Renowned architect and Wisconsin native Frank Lloyd Wright left an incredible legacy, from several notable homes near Chicago to New York ’s Guggenheim Museum. But in Spring Green you can visit Wright’s own rambling 37,000-square-foot home and his original architecture school, an estate he tucked among the rolling hills of his childhood.
Wright espoused the importance of designing in harmony with the surroundings and using local materials. Taliesin is the embodiment of Wright’s tenets, its wings of limestone, wood, and glass meandering along the contours of the landscape. The name “Taliesin” is Welsh for “shining brow,” reflecting the home’s location along the “brow” of the hillside—enveloping, rather than overpowering, the site.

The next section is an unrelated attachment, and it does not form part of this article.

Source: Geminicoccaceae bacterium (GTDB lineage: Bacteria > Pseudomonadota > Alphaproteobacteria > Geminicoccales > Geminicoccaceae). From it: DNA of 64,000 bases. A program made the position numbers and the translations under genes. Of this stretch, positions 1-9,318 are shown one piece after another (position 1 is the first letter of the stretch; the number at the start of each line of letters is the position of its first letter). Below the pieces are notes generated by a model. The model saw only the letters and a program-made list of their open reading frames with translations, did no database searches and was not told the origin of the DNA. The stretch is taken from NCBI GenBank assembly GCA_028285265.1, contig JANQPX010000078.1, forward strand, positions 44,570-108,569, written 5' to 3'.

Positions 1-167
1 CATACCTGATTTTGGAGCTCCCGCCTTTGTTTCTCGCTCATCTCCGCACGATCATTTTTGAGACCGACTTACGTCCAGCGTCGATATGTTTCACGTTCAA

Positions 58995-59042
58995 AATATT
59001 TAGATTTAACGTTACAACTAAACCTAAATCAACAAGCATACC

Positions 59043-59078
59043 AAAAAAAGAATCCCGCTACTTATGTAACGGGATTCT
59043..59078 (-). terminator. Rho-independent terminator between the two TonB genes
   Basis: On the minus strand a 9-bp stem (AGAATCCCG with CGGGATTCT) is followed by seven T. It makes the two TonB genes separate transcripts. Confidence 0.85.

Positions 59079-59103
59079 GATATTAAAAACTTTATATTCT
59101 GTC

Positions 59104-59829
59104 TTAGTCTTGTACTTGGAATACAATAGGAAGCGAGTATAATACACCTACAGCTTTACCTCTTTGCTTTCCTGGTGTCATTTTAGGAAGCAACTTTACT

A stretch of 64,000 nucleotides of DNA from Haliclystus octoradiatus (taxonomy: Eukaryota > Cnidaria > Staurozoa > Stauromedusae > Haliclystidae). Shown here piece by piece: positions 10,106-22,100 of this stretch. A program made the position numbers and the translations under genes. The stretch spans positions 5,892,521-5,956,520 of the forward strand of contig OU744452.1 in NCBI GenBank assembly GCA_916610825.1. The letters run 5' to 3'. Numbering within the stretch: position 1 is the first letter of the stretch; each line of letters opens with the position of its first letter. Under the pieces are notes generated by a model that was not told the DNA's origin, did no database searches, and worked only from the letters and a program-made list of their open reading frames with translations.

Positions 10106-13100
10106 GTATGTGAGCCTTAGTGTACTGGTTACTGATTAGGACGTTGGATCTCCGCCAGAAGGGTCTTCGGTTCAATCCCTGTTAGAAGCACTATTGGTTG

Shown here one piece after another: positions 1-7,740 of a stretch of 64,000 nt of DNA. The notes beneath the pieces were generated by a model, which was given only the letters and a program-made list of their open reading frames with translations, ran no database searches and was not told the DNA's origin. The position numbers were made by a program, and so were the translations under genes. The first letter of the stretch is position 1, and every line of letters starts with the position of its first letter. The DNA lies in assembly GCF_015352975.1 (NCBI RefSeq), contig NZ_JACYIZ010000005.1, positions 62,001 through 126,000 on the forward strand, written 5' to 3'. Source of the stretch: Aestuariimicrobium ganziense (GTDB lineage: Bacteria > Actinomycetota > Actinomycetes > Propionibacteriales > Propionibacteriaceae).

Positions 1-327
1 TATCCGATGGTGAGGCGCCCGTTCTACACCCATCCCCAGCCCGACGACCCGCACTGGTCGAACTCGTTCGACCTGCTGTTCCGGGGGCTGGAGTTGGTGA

Wright lived at Taliesin for more than 30 years and trained his apprentices here. He moved to Arizona and established Taliesin West in the mid-1930s, but many leading architects and Wright aficionados consider the Spring Green property his finest work.
Taliesin Preservation offers immensely popular tours of the 600-acre complex, which includes several Wright buildings, providing an intimate look at the flowing interiors. Cuides point out the architect’s meticulous attention to detail and also indulge visitors with a few anecdotes of his legendary caustic and controlling personality. He banned Holstein cows from Taliesin in favor of buff-colored Jerseys, for instance, because he felt the Holsteins’ black-and-white hides didn’t blend well with the pastures.